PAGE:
Tour of the Upper Northern Provinces of Thailand

 Chiang Mai



While we’re focused on staying in Chiang Mai for our two months (which we’ve now extended to three months because we are enjoying ourselves so much!) we also intended to do a little touring outside the city.

In particular we planned to travel north to the town of Pai which many people had recommended to us.  This is a journey of about 92 miles (148.7km) on a road that climbs up and down mountains with 762 curves!  Yes … that’s right 762 curves, some of the pretty tight!


Before we were able to put our plans together, we were invited to join an international group of “Expat Ambassadors” on a 4-day tour hosted by the Northern Thailand Provincial Governments and managed by Lampang Province with assistance from a team of tourism professionals. 

The purpose of the trip was to promote the region for Long-Stay tourism as well as for those seeking a retirement location.   Fortunately, the itinerary included Pai as well as three other cities.


We were a diverse international group including Australians, New Zealanders, Americans, Canadians, Japanese, Taiwanese and Koreans, all currently residents of Chiang Mai.  We traveled together in very comfortable minibuses with expert drivers and tour guides who took great care to ensure that everything ran smoothly and everyone was happy. 

It reminded us of the Travel Agent Familiarization trips that we used to operate in our previous travel lives with one exception …. this trip was completely complimentary!

Chiang Mai, Lamphun, Lampang

We left the Amora Thapae Hotel in Chiang Mai after breakfast and traveled south 16 miles (26 km) to the city of Lamphun. Being so close to Chiang Mai, this city is often overlooked although it is one of Thailand’s oldest continuously occupied towns and 500 years older than Chiang Mai.  There are some impressive sites to see in the city, the most important of which is Wat Prathat Haripoonchai



The exact date of this Buddhist temple is unknown but it is believed that the complex dates from the 11th century while the central stupa (chedi) is thought to originate in the 9th century and contain a hair of the Buddha.  


The temple is one of the most striking in Thailand and as we approached the complex we were captivated by the enormous golden chedi contrasting with the traditional red and green roof of the Hall and other pagodas containing Buddha images where the faithful come to pray.  The Hall itself is ornately decorated with paintings and Buddha statues. The entire complex radiates a peaceful and spiritual atmosphere.  


We continued to Lampang to the Elephant Conservation Center located in an attractive forested setting and home to more than 50 Asian Elephants.  The center also houses six of the late King Bhumibol’s white elephants which, unfortunately, were not available for public viewing. 


Apart from elephant shows, the center is known for work in science and conservation and has an on-site hospital as well as a mobile clinic to take care of needy elephants. 

We enjoyed lunch at the restaurant with our fellow Expat Ambassadors before continuing to our next stop in Lampang.


In keeping with the purpose of the tour, our next stop was at the Cardiac Center, Lampang Hospital, where we were briefed by the Assistant Director.  This hospital is the top cardiac unit in the North and second in all of Thailand, with 800 beds and 2,500 staff, including 4 surgeons.  Before the hospital was built, three people a day died due to lack of cardiac treatment facilities.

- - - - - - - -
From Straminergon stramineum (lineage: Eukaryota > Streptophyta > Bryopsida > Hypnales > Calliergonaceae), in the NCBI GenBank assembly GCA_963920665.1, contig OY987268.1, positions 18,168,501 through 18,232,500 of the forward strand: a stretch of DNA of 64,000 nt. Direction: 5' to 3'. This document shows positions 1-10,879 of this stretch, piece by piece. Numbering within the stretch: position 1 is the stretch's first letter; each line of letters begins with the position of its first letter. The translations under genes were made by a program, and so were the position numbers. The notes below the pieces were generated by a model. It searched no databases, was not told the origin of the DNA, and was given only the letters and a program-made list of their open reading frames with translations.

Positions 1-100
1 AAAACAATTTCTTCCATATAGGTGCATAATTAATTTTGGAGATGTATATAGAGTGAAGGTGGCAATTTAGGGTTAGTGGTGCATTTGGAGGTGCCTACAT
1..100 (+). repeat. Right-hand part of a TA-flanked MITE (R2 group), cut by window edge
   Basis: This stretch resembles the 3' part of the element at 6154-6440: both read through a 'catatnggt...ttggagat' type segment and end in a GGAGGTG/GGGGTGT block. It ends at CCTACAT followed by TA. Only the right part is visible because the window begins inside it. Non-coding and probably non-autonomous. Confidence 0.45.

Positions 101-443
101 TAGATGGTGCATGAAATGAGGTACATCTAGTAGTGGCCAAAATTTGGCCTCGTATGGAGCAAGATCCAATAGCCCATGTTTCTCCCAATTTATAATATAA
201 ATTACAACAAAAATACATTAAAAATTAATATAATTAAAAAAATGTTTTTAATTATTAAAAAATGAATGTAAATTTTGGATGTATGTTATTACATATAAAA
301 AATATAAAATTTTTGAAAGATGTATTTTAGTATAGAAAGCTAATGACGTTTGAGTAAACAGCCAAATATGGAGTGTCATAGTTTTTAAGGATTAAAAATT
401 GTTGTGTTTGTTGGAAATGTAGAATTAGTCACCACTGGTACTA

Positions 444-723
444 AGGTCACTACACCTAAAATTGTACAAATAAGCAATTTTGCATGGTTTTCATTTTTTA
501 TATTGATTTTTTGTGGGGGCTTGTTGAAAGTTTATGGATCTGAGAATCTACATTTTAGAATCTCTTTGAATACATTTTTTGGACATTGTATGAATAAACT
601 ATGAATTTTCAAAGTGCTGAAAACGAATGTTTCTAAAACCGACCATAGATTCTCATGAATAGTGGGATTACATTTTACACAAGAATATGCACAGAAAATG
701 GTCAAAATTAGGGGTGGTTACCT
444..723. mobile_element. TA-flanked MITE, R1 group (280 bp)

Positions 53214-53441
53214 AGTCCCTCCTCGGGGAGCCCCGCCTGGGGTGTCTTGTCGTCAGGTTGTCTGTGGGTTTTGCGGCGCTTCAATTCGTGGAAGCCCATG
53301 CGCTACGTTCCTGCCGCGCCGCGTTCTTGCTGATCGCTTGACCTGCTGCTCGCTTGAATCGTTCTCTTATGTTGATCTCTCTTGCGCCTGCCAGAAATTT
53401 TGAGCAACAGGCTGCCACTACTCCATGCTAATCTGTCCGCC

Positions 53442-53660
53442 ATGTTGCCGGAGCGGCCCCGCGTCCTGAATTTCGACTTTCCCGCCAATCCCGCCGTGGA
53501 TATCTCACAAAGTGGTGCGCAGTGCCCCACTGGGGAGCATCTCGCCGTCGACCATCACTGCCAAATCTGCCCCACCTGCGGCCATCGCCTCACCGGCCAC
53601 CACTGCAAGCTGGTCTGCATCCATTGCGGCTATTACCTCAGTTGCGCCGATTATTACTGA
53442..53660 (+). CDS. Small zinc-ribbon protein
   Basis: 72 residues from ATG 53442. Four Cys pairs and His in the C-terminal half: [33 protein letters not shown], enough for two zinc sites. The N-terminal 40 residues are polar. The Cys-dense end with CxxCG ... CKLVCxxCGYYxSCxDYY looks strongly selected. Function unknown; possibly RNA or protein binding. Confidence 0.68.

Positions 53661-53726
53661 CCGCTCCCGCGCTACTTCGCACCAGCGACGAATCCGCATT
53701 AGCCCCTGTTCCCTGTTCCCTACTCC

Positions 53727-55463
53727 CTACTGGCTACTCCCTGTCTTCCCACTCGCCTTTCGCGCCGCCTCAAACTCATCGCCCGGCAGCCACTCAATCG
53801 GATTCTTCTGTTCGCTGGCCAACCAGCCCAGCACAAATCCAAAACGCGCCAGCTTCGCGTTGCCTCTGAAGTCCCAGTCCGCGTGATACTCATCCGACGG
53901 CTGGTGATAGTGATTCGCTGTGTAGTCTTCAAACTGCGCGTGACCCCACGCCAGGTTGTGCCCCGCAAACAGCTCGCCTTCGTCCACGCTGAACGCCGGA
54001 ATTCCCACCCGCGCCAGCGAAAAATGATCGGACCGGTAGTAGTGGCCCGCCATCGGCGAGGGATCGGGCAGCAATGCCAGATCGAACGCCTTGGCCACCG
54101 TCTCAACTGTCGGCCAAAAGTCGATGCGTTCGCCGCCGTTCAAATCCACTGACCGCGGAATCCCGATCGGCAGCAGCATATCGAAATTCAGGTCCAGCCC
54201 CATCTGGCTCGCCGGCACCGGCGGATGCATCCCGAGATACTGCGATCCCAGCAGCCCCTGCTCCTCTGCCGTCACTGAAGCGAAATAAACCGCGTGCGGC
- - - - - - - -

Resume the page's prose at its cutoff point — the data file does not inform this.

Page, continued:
The Rotary Club and donations played an important role in the funding for the hospital and we learned that the Assistant Director raised funds himself by singing at various venues.  hospital-speaker
He gave each of us a CD and sang one of his songs to us at the end of his presentation.  Delightful!


It’s no surprise that one of the main concerns of those considering retirement or living long term in a foreign country is the availability and quality of medical care.  We have found that medical care in Chiang Mai and the surrounding area is excellent and very reasonably priced, and the Cardiac Center in Lampang is a great example of this.


Our final stop of the day was to the Dhanabadee Ceramics Museum where we saw the staff at work and were able to follow the process from beginning to end.  The museum/workshop is located in Lampang because of the quality of the clay that was found in the area several generations ago.    

The traditional pottery features the “chicken noodle bowl” which is decorated with a rooster, a banana plant and a flower — all hand-painted!  We were told that the attractive young girl doing the painting is the only person qualified to do this work and also that she is deaf.  We watched in amazement as she quickly and confidently painted the different shapes, free hand, and in no time the design was done!


The museum also features more modern ceramic designs and all at very reasonable prices.  We were tempted to buy some of the beautiful items but realized they probably wouldn’t make it through the next four months of traveling!

The Thai people are so hospitable and gracious and before making our way to the hotel via horse-drawn carriage, we were served pastries and a delicious drink of lemonade and butterfly pea flower.

Lampang is an attractive city that would appeal to someone looking for a little less activity than in Chiang Mai!  The streets were decorated with large Chicken Pots, many filled with beautiful plants and flowers. 

Our day ended at the Vieng Thong Hotel with a welcome dinner and speeches from the President of the Lampang Tourist Office and other officials sharing with us the benefits of life in Lampang Province. 

Breakfast was scheduled for 7am the next day so, not being party animals, it was off to bed for us!

Link to PHOTOS